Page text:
4 There are no more roots, but we can set x to any other value, say x = 0, and we find 1 = A B + C, and since we know B and C, therefore A = 11. Thus, x x 3 + x x 1 = x + 11/ x / (x + 1) + 5/ x 1. We can now integrate the original rational function. x x 3 + x x 1 = ( x + 11/ x / (x + 1) + 5/ x 1 = x x + 11 ) 5/ ln x (x + 1) + 5 ln x 1 + C x + x + 5 Example 3.. The numerator already has a smaller degree than the (x + 1)(x 3) denominator, so we can skip that step, and the denominator is already factored as the product of the irreducible quadratic x + 1 and the linear factor x 3. The partial fraction decomposition has two parts, the first with denominator x + 1, but its numerator won t be a constant but an undetermined linear polynomial Ax + B. x + x + 5 (x + 1)(x 3) = Ax + B x C x 3 Now to determine A, B, and C. We ll clear the denominators. x + x + 5 = (Ax + B)(x 3) + C(x + 1) Although we could use the root x = 3 as a convenient value and determine what C is, we d still have to find A and B somehow. Let s use another method from algebra. Rewrite the right hand side of the equation as x + x + 5 = (A + C)x + ( 3A + B)x + ( 3B + C). The only way two polynomials can be equal is if they have the same coefficients. That gives us three simultaneous linear equations in three unknowns to solve. 1 = A + C = 3A + B 5 = 3B + C You can solve these equations the unknowns A, B, and C to find that A =, B = 1, and C =. Now we can continue the integration. x + x + 5 x 1 (x + 1)(x 3) = x x 3 The second integral is just ln x 3. We can split the first integral into two parts. The first part is x x + 1 = ln x + 1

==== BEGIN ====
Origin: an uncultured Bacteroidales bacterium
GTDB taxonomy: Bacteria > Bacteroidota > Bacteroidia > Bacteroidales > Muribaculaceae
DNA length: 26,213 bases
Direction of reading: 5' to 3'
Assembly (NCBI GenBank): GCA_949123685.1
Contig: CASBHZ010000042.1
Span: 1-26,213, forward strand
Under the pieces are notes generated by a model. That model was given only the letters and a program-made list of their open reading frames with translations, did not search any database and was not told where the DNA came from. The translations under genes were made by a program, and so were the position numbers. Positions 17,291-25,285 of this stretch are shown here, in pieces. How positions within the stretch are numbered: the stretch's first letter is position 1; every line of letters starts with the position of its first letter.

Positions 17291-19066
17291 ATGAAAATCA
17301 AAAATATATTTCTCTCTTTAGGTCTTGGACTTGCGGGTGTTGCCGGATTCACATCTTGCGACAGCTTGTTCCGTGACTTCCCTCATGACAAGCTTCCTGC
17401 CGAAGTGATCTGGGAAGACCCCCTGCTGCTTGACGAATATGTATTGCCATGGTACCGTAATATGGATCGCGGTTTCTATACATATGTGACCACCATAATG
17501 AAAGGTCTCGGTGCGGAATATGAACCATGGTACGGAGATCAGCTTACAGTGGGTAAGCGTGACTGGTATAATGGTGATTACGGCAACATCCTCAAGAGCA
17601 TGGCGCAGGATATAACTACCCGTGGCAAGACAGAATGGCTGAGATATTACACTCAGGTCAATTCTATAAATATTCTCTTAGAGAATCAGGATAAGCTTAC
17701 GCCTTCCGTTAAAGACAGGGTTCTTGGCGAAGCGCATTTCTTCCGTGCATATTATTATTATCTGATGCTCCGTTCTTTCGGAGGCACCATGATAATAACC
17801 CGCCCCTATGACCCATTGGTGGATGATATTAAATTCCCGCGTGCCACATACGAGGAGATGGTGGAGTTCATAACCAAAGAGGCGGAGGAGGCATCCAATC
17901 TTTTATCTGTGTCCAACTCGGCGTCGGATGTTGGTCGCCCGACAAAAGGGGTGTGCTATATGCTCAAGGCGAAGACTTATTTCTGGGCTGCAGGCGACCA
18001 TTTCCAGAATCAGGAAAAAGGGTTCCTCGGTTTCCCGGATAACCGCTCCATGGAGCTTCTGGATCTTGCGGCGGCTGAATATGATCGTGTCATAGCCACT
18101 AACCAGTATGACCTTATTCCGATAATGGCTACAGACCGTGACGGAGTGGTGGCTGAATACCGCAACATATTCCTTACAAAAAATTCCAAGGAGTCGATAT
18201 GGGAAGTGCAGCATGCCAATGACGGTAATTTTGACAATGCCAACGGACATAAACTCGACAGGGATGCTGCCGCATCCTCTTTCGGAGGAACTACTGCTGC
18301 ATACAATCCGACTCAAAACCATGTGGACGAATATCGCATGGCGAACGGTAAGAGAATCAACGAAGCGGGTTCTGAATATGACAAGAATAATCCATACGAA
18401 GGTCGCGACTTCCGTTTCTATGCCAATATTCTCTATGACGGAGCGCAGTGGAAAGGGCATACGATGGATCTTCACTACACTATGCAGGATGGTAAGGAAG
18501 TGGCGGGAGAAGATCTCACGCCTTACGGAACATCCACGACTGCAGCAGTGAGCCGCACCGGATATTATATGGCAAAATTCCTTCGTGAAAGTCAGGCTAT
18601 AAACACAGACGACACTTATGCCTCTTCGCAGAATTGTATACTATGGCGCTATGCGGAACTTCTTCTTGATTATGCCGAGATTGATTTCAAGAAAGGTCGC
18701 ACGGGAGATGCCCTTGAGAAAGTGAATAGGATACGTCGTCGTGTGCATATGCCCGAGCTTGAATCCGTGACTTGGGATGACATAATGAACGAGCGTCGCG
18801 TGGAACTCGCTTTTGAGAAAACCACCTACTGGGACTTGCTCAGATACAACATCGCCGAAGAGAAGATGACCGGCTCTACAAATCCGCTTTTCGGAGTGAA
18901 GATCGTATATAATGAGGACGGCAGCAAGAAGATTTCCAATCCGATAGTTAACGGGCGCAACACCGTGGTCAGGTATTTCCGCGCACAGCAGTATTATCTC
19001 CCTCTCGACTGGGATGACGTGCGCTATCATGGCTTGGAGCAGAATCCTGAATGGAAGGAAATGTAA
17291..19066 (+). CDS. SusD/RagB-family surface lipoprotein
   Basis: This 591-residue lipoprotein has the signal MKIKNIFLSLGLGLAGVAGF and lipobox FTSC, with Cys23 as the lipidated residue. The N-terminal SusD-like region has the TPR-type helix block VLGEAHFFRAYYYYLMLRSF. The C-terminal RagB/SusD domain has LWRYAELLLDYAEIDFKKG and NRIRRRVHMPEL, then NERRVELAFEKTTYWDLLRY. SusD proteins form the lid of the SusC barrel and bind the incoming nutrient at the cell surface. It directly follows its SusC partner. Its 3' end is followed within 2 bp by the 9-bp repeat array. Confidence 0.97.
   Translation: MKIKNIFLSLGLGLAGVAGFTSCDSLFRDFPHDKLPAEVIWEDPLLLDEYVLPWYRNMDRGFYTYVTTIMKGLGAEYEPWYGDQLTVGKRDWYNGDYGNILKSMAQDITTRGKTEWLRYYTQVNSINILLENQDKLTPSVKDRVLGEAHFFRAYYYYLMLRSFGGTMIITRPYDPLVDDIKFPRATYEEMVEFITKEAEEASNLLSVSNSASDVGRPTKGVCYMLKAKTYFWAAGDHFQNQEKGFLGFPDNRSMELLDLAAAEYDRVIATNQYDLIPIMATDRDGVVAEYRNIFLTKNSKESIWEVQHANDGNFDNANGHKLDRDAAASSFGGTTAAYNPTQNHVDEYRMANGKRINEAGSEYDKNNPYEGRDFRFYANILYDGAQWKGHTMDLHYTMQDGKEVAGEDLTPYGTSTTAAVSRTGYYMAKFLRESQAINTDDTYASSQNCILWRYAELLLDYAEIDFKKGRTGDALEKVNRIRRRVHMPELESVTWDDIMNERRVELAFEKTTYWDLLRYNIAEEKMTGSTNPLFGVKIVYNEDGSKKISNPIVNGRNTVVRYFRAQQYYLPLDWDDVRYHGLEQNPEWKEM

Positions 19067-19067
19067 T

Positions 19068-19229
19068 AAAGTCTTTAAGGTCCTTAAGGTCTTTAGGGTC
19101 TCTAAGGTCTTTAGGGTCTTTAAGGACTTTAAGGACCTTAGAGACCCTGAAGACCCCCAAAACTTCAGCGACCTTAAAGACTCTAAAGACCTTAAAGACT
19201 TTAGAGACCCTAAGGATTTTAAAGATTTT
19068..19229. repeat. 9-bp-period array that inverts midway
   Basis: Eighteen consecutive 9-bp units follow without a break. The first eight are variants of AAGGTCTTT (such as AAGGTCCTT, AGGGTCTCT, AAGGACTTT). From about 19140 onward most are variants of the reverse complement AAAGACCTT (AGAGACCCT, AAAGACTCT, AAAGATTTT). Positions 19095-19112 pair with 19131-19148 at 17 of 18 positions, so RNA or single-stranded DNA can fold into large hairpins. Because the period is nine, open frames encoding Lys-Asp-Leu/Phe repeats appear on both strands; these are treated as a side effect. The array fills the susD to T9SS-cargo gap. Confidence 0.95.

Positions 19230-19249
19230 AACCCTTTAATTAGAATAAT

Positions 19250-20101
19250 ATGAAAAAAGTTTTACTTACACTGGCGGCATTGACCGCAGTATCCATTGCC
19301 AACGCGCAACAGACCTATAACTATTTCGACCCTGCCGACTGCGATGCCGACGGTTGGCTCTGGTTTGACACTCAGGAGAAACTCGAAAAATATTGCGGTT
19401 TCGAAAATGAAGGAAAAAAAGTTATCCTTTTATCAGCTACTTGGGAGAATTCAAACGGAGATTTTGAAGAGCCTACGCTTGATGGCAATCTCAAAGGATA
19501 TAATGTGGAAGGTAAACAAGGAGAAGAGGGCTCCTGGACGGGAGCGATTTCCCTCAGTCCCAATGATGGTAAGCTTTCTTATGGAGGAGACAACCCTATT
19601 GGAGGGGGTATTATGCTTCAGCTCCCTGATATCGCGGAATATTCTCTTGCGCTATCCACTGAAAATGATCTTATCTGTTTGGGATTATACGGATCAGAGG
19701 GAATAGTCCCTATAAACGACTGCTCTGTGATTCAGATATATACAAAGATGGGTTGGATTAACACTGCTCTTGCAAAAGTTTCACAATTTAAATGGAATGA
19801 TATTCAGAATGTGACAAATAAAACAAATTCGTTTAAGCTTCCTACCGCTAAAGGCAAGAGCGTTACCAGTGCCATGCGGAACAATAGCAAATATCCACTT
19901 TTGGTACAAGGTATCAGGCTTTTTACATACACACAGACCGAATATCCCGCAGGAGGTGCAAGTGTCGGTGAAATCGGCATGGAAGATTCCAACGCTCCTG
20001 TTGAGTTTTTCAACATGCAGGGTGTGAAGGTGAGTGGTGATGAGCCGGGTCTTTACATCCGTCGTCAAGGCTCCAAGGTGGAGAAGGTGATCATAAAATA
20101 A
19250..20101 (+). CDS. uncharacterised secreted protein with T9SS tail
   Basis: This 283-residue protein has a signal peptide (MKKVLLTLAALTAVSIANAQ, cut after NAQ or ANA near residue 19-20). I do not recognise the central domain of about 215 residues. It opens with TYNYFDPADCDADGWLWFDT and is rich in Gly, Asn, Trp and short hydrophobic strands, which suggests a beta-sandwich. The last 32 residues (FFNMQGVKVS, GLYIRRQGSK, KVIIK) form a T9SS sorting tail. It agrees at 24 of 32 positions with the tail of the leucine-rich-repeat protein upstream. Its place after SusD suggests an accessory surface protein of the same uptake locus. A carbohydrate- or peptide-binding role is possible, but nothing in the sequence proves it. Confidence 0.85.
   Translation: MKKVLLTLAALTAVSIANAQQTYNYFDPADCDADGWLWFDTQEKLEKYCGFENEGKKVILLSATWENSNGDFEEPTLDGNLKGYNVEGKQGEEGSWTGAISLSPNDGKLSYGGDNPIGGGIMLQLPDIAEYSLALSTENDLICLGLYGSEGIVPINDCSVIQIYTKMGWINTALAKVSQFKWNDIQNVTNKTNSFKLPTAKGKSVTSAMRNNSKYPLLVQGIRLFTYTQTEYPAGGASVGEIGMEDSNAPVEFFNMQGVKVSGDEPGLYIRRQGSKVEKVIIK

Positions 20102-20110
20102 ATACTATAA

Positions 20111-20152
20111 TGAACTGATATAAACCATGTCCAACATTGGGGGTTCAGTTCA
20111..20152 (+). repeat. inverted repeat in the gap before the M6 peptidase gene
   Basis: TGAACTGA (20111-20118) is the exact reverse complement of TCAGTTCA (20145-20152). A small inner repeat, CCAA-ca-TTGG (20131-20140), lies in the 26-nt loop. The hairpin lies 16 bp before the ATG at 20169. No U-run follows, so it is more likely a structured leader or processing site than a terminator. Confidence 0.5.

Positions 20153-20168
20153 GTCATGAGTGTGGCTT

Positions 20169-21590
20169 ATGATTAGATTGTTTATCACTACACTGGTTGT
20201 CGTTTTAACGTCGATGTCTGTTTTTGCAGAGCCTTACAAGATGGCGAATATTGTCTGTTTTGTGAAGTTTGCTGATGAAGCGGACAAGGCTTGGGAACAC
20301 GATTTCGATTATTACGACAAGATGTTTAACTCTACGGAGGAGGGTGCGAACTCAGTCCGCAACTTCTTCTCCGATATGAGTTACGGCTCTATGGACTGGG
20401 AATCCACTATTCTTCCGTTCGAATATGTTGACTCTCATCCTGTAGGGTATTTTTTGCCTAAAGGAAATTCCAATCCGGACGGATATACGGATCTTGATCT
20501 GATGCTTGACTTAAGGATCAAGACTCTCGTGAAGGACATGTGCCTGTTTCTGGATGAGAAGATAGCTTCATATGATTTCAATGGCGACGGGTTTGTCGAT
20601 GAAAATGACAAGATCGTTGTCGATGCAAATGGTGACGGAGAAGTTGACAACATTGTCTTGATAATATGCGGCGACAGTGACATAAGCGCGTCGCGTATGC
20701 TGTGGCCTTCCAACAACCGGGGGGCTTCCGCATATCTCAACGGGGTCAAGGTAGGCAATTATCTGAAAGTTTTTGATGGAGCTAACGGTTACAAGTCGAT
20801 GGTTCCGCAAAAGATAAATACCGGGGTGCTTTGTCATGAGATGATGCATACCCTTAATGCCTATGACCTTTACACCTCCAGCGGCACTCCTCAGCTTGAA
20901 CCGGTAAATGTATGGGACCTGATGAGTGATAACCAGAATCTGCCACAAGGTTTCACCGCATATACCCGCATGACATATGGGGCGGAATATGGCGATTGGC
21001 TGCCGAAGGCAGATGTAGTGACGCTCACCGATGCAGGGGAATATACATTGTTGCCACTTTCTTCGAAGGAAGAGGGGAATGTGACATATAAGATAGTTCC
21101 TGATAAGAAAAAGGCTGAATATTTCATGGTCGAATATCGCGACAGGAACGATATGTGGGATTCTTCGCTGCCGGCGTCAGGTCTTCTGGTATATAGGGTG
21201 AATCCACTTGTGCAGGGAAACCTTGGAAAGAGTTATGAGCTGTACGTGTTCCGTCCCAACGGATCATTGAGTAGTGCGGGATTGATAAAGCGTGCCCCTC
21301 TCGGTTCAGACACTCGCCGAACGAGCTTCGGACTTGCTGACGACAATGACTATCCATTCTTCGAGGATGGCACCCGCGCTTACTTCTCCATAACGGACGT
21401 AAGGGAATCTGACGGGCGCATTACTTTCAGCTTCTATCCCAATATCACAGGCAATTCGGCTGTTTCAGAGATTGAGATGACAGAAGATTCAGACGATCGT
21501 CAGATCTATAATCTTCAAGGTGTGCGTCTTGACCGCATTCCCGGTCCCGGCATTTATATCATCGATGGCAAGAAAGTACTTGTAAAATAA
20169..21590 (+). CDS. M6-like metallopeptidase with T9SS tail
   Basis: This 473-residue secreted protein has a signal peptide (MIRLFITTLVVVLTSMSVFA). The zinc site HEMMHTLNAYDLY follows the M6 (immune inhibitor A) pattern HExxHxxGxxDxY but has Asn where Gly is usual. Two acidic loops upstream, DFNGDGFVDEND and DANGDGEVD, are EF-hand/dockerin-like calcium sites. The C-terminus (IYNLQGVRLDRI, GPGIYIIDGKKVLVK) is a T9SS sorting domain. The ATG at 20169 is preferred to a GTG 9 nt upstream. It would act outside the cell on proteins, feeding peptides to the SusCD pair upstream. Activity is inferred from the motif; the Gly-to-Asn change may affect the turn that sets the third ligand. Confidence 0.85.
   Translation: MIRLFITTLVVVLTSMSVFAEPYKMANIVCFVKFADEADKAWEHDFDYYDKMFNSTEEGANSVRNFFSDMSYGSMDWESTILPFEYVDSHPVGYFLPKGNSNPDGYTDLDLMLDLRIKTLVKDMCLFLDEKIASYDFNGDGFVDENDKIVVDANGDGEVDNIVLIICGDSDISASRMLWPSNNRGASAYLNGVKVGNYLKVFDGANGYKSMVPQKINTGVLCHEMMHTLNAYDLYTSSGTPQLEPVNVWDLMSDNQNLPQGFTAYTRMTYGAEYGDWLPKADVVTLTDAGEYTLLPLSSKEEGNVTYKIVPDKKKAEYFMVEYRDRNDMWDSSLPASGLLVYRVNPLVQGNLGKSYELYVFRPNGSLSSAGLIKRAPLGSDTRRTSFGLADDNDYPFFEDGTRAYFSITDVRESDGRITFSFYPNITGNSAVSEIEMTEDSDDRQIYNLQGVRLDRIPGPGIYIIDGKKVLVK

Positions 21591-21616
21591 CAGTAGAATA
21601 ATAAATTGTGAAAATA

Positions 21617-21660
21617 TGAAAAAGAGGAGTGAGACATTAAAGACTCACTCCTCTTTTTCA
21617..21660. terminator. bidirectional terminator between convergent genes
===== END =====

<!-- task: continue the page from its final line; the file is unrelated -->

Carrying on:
5 which you can guess or find with the help of a substitution u = x + 1, while the second part is 1 = arctan x. x + 1 Thus, our original integral evaluates as ln x + 1 arctan x + ln x 3 + C. See the text for some examples that are more complicated than these. Weierstrass s universal t-substitution. This is a substitution that converts and any function built out of trig functions and the four arithmetic operations into a rational function like the ones we just looked at. + sin θ Suppose we have an integral of such a function, say dθ. Weierstrass s t substitution makes t = tan θ/. The full set of formulas for this substitution 3 + cos θ is t = tan θ sin θ = t θ = arctan t cos θ = 1 t dθ = Our example integral then becomes t dt tan θ = t 1 t t t 1 + t dt = (t + t + 1) (t + )(t + 1) dt The methods described above finish off this integral. 1 t = t + dt + t t + 1 dt = 1 arctan t 1 ln(t + ) + 1 ln(t + 1) + C where t = tan θ/. Math 11 Home Page at 5